David Zinczenko, author of Eat It To Beat It!, explained why diet soda is actually so unhealthy, despite its deceptive lower calorie appeal.
The issue with diet soda is that the artificial sweeteners used are actually 200-300 times sweeter than natural sugar.
“This sets you up with a crazy sweet tooth,” David explained. “This conditions your body to think that all sweet foods are coming into your stomach, so the pancreas starts releasing insulin. Now you’ve got all this insulin trying to run around and figure out what to do,” he said.
Some people chew gum to ward off hunger cravings, but David also warns against this choice, as most gum contains aspartame, an artificial sweetener.
“Aspartame gives you your fix and goes right to your brain, bypassing your stomach,” he explained. “This sets you up for that same sweet tooth effect.”
Some healthier, low-calorie soda alternatives David recommends: seltzers, sparkling juices or ginger ales made by brands like Izze’s or GuS. David also recommends purchasing an at-home SodaStream to carbonate and create your own fun, healthy beverages.
For more of David's healthy living tips, view the slideshow below:
A study printed in the journal Personality and Social Psychology Bulletin revealed that moviegoers grabbed a smaller amount of popcorn when doing so with their non-dominant hand. David tested this theory earlier this year with the ABC World News team and came to the same conclusion: Eating with your non-dominant hand makes you think about what you're doing, and may help you snack less…without going snackless!
Resist the urge to eat or drink while you watch the tube or check your email. Research published in the American Journal of Clinical Nutrition shows that people who eat while distracted consume 10 percent more in one sitting than they would otherwise.
Eating an appetizer -- such as a broth-based soup or even an apple -- can reduce your total caloric intake over the course of the meal by up to 20 percent, according to a series of "Volumetrics" studies at Penn State.
Keep healthy -- and save money! -- by spending more time in the frozen produce aisle of your local supermarket. Research shows that frozen fruits and veggies, which are picked and prepped at their prime, can be even more nutritious than the fresh stuff. Just steer clear of anything with added sugar, syrup or sauces.
An astonishing 70% of our calories come from processed foods, according to research presented at the 20th International Congress of Nutrition. You can start to turn that statistic around by being more discriminating in the dairy aisle. Ready-grated cheese is convenient, but it almost always costs more than cheese sold in blocks. Moreover, shredded cheese is more processed and contains the anti-caking additive cellulose—what we know as wood pulp.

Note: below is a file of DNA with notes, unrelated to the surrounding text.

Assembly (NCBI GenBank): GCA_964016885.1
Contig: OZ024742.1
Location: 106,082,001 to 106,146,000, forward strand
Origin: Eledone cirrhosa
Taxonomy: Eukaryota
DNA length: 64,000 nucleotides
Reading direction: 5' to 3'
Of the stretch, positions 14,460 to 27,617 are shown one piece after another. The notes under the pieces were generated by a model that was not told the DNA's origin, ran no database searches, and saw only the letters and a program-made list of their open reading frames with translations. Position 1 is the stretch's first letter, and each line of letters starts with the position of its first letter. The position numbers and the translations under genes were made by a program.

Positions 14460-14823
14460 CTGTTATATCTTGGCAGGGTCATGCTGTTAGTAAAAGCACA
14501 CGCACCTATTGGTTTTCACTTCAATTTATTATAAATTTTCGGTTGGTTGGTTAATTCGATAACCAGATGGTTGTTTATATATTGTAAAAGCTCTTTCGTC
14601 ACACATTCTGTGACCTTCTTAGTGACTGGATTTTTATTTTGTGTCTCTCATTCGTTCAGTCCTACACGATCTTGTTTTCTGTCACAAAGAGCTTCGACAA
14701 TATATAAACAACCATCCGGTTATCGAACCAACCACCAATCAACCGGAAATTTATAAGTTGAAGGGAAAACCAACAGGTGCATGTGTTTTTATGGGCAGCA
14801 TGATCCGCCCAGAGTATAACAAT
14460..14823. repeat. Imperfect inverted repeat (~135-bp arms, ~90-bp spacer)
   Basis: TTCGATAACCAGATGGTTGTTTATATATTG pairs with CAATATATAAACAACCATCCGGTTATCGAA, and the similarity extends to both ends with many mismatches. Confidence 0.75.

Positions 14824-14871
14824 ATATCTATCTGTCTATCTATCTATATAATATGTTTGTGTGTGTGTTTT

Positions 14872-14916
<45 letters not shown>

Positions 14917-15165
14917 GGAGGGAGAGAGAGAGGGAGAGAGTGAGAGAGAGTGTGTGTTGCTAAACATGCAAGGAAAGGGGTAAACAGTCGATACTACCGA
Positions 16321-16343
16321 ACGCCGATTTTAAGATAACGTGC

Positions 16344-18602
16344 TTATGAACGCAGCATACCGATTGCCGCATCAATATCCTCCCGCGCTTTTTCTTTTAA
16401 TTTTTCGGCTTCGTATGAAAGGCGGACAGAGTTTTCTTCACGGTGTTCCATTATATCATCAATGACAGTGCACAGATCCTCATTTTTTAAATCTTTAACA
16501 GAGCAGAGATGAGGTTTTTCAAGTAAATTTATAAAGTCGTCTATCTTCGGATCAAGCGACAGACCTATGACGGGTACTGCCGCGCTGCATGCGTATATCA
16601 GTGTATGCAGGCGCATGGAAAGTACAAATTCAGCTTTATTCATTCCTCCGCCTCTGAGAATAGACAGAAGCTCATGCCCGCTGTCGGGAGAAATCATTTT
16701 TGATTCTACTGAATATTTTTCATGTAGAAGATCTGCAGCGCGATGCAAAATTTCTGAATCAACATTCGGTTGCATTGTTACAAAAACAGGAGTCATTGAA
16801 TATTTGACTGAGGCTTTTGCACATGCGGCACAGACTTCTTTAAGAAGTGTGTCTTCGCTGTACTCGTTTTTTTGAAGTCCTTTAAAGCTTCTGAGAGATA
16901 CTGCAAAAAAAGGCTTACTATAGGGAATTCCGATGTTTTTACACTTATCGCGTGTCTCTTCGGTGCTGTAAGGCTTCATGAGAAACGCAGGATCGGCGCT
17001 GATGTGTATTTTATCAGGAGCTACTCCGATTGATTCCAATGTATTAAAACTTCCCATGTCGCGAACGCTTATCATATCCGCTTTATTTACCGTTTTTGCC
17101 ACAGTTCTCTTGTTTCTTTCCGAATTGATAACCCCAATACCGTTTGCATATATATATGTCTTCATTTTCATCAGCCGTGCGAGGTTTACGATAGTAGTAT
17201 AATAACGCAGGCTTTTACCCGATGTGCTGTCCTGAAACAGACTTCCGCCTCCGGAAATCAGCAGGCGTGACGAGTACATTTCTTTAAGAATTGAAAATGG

Meet piperine, the fat-blasting ninja! Recent animal studies have found that piperine -- the compound that gives pepper its distinct taste -- may also have the unique ability to interfere with the formation of new fat cells (a reaction known as adipogenesis), resulting in a decrease in waist size, body fat, and cholesterol levels.
The yellow blocks of foam we often find in breakfast sandwiches aren’t real eggs at all, but this creepy thing called "egg blend," which has an ingredient list that reads like a hairspray bottle and often includes Propylene glycol, a solvent also found in antifreeze. The good news is that you can often order a real egg, just by asking. At McDonalds, request a "round egg" with your order; the real-egg cue for Denny's servers is "cracked on the grill." You’ll have to try your luck at other establishments, but it’s worth a shot.
Choosing a non-fat salad dressing might save you calories, but you’ll miss out on the fat-soluble nutrients found in vegetables. According to a Purdue University study, as little as 3 grams of monounsaturated fat can help the body absorb carotenoids -- those magic molecules in vegetables that protect you from chronic disease. Get the most from your salad with a tablespoon of olive-oil based vinaigrette.
Good news for carb-lovers: A series of studies published in the American Journal of Clinical Nutrition found that adding a heaping teaspoon of cinnamon to a starchy meal (like your morning oats) may help stabilize blood sugar and ward off insulin spikes that can lead to hunger, cravings and weight gain.
The best 100-calorie snacks provide at least 4 grams of protein, which requires more energy to burn than carbs or fats and thus keeps you fuller longer. Click here for David's top 10 low-calorie snacks that actually satisfy hunger. David Zinczenko, ABC News nutrition and wellness editor, is a New York Times No. 1 bestselling author. The daily newsletter for his latest book, "Eat It to Beat It!" is full of food swaps, meal plans and the latest food controversies. Sign up today!
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